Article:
A financial instrument deriving its value from the value of an underlying asset.
Derivatives are extremely common and popular financial instruments. They are often used for risk hedging. If an investor knows that they want to buy an asset, they may sign a derivatives contract agreeing to buy the asset at a specific price. This helps them to hedge against potential fluctuations in the value of the asset.
However, derivatives markets are also very popular as a subject of speculation. Instead of ever owning the asset in question, traders simply bet on its future value. The explosion of derivatives, particularly those based on mortgage lending, was the key driver behind the financial crisis.
But derivatives still have uses, and they are becoming increasingly common in crypto.
Crypto derivatives can, of course, be used as a means for speculators to make profit, just like derivatives based on fiat currencies. But the risk hedging aspect is possibly the most important long-term advantage of the arrival of crypto derivatives.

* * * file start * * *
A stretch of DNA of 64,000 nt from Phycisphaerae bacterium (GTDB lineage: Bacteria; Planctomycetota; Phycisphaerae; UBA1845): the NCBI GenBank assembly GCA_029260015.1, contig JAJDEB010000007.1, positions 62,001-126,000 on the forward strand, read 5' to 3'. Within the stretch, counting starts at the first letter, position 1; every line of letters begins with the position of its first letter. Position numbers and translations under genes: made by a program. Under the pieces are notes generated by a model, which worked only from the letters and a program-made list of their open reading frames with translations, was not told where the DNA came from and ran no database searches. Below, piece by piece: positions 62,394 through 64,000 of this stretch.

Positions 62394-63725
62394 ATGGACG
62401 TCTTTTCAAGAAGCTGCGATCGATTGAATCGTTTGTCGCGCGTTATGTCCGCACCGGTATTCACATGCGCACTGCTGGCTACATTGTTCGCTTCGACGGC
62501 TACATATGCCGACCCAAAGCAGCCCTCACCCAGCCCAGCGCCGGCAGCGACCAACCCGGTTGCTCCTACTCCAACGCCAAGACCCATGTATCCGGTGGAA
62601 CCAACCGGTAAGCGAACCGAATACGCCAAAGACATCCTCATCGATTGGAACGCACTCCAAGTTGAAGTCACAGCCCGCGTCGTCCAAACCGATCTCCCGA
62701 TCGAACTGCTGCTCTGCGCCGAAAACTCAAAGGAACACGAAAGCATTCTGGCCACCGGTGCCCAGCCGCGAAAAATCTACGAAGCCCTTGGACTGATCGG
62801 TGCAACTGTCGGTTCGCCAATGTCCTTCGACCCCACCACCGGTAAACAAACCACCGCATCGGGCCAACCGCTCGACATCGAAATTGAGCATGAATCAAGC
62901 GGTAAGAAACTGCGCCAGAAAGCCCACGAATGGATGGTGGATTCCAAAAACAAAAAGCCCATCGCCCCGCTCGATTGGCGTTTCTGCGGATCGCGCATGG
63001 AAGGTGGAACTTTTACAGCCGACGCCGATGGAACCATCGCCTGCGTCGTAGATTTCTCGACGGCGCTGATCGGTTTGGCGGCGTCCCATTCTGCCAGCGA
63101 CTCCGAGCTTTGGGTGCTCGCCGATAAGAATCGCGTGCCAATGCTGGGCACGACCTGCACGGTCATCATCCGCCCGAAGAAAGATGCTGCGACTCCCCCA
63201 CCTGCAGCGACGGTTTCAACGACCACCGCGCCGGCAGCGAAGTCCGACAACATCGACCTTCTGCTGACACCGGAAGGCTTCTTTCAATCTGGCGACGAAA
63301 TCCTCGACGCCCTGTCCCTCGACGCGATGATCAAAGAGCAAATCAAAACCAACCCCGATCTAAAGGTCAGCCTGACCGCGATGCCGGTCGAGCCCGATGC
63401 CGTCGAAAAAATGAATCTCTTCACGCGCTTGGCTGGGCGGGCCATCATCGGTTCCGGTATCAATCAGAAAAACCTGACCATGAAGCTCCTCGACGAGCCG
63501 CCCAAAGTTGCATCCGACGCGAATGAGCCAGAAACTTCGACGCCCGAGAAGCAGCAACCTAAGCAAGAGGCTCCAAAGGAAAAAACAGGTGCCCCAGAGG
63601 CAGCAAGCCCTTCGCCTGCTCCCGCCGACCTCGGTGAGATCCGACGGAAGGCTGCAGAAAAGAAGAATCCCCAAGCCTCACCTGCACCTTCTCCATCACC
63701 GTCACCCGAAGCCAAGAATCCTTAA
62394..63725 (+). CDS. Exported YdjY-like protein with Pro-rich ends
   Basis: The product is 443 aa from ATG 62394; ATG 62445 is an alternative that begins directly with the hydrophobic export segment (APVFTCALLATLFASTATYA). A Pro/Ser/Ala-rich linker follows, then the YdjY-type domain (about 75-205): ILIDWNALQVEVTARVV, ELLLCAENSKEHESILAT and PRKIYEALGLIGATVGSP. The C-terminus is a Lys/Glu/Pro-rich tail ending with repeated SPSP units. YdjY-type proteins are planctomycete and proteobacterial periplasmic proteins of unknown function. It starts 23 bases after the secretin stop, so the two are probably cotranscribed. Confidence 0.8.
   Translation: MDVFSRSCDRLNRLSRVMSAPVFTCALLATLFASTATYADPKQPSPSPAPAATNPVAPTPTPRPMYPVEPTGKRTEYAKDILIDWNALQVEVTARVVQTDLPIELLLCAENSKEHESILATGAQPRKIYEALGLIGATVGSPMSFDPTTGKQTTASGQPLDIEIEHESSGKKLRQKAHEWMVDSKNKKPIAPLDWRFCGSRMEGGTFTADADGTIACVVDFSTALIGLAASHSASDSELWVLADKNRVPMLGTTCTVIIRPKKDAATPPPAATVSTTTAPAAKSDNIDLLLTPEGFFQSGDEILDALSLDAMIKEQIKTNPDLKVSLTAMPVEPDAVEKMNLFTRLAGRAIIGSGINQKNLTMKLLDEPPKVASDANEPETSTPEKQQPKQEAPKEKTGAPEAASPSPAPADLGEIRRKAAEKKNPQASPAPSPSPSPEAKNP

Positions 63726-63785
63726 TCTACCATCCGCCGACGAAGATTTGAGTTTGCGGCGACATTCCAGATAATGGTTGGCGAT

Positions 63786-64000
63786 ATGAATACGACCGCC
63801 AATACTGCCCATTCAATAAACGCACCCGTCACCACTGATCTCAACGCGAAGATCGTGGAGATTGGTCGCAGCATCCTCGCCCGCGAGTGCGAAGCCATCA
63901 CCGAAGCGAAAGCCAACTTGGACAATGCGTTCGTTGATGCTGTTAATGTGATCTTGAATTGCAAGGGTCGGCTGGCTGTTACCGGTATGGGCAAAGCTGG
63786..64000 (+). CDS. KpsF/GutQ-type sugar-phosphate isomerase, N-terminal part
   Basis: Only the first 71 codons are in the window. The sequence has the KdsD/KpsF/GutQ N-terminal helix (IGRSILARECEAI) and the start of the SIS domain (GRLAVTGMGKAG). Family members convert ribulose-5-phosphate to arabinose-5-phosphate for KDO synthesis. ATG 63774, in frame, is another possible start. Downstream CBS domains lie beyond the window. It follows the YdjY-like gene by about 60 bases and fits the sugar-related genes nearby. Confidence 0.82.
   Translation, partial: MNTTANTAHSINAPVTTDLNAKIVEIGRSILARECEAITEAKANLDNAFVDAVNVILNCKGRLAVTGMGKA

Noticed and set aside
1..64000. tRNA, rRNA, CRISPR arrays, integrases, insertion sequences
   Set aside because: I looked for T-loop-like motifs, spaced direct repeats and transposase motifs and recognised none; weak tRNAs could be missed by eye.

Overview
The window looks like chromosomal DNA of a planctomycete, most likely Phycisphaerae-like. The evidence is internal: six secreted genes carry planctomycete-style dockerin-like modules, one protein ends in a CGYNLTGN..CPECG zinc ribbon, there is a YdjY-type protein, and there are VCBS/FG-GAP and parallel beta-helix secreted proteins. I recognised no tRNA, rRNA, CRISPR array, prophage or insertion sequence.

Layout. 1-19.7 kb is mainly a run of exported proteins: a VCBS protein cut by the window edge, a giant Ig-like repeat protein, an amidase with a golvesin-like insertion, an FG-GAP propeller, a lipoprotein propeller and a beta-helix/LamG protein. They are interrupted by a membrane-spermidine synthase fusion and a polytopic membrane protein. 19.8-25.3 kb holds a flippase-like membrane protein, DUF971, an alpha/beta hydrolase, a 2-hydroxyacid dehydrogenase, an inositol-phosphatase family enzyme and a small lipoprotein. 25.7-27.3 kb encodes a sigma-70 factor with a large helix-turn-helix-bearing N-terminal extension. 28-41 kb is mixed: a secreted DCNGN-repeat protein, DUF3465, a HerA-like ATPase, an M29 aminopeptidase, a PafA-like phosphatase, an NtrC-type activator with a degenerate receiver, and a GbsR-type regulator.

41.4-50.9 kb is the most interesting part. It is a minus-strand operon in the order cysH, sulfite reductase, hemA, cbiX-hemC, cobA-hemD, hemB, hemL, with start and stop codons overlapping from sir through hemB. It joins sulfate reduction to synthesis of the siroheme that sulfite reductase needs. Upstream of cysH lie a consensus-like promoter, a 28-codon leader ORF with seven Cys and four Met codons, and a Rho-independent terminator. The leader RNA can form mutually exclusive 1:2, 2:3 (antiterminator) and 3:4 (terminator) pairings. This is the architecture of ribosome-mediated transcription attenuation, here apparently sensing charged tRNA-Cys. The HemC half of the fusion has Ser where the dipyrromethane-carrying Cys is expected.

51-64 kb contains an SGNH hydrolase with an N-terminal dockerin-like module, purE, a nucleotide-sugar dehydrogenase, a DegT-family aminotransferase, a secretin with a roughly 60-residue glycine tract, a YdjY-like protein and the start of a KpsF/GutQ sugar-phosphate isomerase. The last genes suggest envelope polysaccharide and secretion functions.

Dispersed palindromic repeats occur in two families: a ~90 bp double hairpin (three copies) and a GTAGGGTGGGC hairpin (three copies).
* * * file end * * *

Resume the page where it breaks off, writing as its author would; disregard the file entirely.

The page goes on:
A key example of this was the mass launch of Bitcoin futures in 2017. Many in the crypto community believe that in order to achieve mass adoption as a store of value, Bitcoin needs to offer investors a way of mitigating risk.
Wild price fluctuations are a chance for speculators to make money, but they are also offputting to more risk-averse investors. The launch of Bitcoin futures on the Chicago Board Options Exchange was seen as a big milestone for Bitcoin as it offered institutional investors a way to hedge against those fluctuations.
Crypto derivatives are widely available on most major crypto exchanges. There are also moves towards the expansion of derivatives offerings from traditional global exchanges such as the Nasdaq.